If you're open to, it would be great to hear from you again after your appointment next week to hear how it went, and any guidance or advice that was helpful.
Apart from that - how are you looking after yourself, or what other supports do you have while you support your daughter?
05-02-2018 03:36 PM
@Schooner - thank you for sharing about your experience with your son and the amazing supportive way you responded!
You sound like you have a lot of insight into what was going on there for him - with the self-harm being a way to relieve and cope with stress.
That's a pretty common reason that young people self-harm, and as you've said - it can be confused with suicidality when that's not necessarily what it's about.
So interesting to hear your approach of being factual and not making a fuss - it was really effective and de-escalated the situation - while also giving the message that you weren't judgmental and he could tell you about it if it happened again.
Thanks again for sharing and reminding other parents that they are not alone with this issue!
05-02-2018 09:33 PM
To help my daughter not self harm I try to distract her. I will offer to take her for a cup of coffee, I will ask her if she wants to lay down with me and watch a TV program. Will she color with me or show me her favorite utube celebrity. Help me make some brownies. any distraction....... Its a good sign if she is coming to me before she self harms. If its too late- I always try to help her by first aid and a hug and I don't ask a bunch of questions.
05-03-2018 12:44 AM - edited 05-03-2018 12:48 AM
Such a great topic @gina-Ro, and one we've experienced as well. My daughter was in Year 8 and having a really tough time in life in general that year.
When my daughter first came to me, I'll admit I found it confronting, but it helped me understand my mum's reaction to me. She ridiculed me for being a silly attention seeker, but I believe she couldn't cope with it, or didn't know how to. So I knew I had to put my stuff aside, and we just took care of it and had a talk about what was going on for her if she was open to doing that, which she wasn't always. I always tried not to show a reaction or make a huge fuss about the self harming but focus on what she was thinking and feeling. Calm, love and patience went a long way during this time.
As with @Schooner, the kitchen was heavily overhauled, and pencil case emptied of particular items. She was inventive though, so it felt impossible to keep one step ahead of her.
Having self harmed myself in my youth, I understood it was different to being suicidal, and knew it gave relief from overwhelming negative emotions, but that was it. I spoke to my daughter's counsellor about it who also said it can become addictive because of the physiological change that occurs which gives that feeling of release and relief. She gave me a couple safer options to suggest to my daughter, and they were:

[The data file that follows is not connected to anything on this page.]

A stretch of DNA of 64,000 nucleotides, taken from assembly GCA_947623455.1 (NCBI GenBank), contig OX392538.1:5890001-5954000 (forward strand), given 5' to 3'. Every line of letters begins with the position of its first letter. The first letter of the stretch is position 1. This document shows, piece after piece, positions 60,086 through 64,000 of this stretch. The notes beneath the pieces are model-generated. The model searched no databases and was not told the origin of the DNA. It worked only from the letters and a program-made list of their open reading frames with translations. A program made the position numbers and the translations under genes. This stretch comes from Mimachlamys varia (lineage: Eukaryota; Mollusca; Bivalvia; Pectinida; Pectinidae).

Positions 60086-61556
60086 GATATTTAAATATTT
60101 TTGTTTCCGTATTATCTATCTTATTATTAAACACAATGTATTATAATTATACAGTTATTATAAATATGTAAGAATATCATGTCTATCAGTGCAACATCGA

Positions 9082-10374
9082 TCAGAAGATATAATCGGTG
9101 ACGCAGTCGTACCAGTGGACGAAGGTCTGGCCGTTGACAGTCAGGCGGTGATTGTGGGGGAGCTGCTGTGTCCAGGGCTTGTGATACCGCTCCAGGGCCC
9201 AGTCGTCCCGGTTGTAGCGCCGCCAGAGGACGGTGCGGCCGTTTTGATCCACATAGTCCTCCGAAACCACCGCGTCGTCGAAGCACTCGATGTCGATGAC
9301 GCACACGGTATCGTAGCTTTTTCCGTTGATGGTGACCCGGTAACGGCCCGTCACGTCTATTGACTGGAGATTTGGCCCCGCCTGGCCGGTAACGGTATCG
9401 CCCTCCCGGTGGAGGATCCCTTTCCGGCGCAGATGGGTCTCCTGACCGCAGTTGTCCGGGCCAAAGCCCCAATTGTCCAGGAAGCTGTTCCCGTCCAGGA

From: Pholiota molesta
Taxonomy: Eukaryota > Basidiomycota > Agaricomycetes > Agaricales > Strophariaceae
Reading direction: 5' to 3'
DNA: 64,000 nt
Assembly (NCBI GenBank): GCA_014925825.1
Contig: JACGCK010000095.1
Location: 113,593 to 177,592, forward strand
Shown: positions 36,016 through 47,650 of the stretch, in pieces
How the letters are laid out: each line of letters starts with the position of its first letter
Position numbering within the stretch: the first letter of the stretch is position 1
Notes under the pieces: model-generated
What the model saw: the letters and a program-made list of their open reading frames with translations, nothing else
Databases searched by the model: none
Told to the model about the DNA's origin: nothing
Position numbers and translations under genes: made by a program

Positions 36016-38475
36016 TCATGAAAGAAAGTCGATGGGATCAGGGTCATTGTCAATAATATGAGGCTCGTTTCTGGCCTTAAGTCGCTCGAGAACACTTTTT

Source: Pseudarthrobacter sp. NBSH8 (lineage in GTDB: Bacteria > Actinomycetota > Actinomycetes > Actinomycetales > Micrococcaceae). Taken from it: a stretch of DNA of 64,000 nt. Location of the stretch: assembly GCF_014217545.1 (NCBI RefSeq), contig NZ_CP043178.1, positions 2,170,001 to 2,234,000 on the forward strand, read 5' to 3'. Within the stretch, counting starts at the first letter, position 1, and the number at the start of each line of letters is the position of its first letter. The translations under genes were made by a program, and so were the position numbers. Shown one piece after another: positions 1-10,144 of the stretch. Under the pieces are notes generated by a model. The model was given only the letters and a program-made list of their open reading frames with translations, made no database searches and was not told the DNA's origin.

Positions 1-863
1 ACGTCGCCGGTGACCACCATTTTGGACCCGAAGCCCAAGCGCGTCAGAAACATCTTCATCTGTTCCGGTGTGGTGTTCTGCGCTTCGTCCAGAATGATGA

My daughter's counsellor also talked to her about the short term relief but also the possible consequences of self-harming, some of them life long. It wasn't done in a frightening way but to get her to understand what's happening and think about her choices and the outcomes they may have.
The rubber band did the trick for my girl. We also went back to recognising and naming emotions again so she could express herself verbally using more than just an expletive four letter word and it's various forms!!
@Rowanna I'm so sorry to hear about your daughter. It can be so tough to know how to best move forward with our teens sometimes!
I just wanted to share with you - my daughter's never been an affectionate kid per se, but her teens have seen her pull away from hugs from me too. If I do hug her I can often hear her silently groaning as she pats me on the back a couple of times. Her personal space is rather large around her. I'm an affectionate person so this is really difficult for me, but I've found texting to be a way to get my love through when she's shut off to that face to face interaction. They're not detailed or elaborate, sometimes just a photo of one of our cats doing something funny and xxx. Sometimes just a 'love you xxx'. When you can see they're needing a hug but won't accept it, I've found it's a great way to start breaking throught that wall they've put up. I'm so glad you're seeing someone for support and strategies. I'll be keen to hear what you learn as well if you don't mind sharing.
And sorry, off topic, but does your daughter see a counsellor herself? I know this is going to sound crappy, but being able to recognise your daughter's downward spiral could be really useful for you. With my daughter it allowed me to 'prepare' and put things in place so she didn't escalate. I bare knuckled it for so long - so not worth it. (maybe we could start a new thread for this @Rowanna?).
05-03-2018 06:04 AM